Source: Washington Post, Jul 2015
What happens in the economics of Star Trek is that automation has taken over.
If you are in economics, what you are thinking about is basically the way society works under scarcity. And it’s hard to understand the way society works under scarcity unless and until you actually spend a bit of time understanding how a society might work without scarcity. And that’s exactly what we have in Star Trek.
There’s no longer any necessity to work to sustain oneself. Machines complement our work as humans and allow us to escape the most dreadful effects of scarcity. Poverty, hunger, all that.
Instead of working to become more wealthy, you work to increase your reputation. You work to increase your prestige. You want to be the best captain or the best scientist in the entire galaxy. And many other people are working to do that, as well. It’s very meritocratic, similar to my friends who are mathematicians or scientists. And it’s extremely hard.
The nature of work is no longer tied to conspicuous consumption, or the necessity to actually feed yourself or to make money. Work has become something that allows you to increase your reputation, or your reputational capital. That’s how it’s depicted in the series.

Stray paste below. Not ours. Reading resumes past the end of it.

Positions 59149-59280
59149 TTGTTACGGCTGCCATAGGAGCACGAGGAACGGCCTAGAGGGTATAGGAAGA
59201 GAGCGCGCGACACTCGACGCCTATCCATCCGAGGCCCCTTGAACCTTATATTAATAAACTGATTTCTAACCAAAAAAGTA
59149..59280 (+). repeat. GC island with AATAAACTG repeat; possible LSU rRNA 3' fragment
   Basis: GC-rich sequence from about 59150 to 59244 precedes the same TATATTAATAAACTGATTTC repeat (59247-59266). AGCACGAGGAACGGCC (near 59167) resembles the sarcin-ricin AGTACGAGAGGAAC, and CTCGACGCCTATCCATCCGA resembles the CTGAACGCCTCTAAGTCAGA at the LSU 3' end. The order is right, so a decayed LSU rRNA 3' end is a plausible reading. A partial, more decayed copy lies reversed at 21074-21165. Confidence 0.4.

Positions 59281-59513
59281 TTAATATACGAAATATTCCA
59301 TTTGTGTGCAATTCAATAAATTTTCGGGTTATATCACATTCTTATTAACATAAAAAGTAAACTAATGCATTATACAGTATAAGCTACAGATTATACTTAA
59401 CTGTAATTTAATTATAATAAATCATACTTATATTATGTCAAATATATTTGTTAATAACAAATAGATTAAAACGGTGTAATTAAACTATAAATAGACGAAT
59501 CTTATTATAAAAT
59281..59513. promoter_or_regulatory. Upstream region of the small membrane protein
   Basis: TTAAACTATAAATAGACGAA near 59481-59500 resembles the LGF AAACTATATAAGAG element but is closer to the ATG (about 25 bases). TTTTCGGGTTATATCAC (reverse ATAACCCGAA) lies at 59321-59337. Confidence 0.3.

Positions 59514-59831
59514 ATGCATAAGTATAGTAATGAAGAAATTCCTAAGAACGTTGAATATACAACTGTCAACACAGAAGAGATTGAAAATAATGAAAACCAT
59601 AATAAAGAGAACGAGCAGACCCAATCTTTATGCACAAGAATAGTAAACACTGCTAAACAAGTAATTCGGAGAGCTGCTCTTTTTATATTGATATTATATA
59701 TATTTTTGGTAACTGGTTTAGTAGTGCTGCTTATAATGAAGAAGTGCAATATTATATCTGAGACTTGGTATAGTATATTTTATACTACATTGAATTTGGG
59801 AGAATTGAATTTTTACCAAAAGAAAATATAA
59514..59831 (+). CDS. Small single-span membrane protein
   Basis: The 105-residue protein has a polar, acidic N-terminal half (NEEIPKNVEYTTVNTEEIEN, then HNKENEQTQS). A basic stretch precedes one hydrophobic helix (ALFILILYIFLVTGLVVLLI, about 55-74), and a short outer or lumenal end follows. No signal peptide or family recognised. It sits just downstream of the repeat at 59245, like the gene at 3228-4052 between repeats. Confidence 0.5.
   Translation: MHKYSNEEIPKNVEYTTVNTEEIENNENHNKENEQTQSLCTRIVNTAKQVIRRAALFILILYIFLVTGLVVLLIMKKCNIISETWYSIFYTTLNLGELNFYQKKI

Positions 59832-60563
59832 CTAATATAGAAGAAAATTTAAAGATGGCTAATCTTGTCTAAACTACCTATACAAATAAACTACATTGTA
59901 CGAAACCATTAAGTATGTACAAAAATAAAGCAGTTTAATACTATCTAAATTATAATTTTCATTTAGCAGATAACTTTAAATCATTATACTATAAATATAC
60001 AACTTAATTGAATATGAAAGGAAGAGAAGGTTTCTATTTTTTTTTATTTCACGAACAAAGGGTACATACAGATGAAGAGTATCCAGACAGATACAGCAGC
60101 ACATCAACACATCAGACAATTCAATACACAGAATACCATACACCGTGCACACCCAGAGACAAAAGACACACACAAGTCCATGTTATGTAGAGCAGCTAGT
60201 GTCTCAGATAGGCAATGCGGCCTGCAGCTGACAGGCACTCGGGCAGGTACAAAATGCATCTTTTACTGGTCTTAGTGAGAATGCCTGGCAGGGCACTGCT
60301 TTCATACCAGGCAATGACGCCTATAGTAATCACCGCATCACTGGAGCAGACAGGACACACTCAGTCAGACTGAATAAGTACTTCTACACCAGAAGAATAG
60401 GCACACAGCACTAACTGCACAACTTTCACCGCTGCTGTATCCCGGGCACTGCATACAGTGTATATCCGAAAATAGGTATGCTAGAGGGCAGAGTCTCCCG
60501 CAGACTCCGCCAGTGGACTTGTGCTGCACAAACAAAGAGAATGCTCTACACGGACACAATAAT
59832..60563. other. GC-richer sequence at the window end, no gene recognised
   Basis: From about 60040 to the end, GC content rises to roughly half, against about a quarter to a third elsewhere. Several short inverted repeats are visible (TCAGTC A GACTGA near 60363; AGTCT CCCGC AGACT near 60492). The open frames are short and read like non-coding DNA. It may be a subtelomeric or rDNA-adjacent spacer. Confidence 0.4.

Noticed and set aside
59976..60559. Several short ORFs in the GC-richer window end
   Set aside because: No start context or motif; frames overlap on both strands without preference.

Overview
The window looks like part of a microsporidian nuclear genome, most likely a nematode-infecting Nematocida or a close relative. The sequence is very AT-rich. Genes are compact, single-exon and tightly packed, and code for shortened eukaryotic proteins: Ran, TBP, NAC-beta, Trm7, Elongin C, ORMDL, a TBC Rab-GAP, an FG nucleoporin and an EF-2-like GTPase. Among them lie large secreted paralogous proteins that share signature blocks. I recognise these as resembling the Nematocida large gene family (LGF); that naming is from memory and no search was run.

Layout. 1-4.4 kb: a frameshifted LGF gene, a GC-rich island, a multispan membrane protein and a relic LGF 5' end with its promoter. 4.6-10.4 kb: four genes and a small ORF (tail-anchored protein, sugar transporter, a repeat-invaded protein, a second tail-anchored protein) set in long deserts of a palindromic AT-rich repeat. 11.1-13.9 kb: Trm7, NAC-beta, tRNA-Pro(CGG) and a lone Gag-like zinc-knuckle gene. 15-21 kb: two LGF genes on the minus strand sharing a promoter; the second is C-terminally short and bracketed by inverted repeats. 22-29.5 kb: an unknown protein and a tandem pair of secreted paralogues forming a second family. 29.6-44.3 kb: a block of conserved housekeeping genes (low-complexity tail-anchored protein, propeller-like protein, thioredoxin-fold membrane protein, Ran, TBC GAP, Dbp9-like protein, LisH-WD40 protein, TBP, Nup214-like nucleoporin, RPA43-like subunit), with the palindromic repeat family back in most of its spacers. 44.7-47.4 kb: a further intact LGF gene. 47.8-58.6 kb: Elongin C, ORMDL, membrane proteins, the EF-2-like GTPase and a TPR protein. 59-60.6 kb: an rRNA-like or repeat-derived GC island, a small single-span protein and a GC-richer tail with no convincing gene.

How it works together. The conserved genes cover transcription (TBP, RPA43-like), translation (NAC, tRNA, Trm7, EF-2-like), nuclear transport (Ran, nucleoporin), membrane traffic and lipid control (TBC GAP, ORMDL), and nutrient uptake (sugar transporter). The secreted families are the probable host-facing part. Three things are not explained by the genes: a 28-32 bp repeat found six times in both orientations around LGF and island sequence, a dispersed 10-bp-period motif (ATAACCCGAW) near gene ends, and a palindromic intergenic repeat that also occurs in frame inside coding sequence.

Related Reading: InkShares, date indeterminate
In Trek’s universe, most if not all of the real-world conditions that drive economic behaviors essentially disappear. In Star Trek, currency has become obsolete as a medium for exchange. Labor cannot be distinguished from leisure.
A world where evenly distributed cornucopia is both the norm and the policy profoundly changes its inhabitants. Just like money, the compulsion to work to ensure one’s survival has simply vanished.
competition among people is completely transformed. Reputation and honors, the esteem and recognition of one’s peers, replace economic wealth as public markers of status. But these are largely optional, as there are no material penalties or disincentives for those who do not seek nor attain higher status.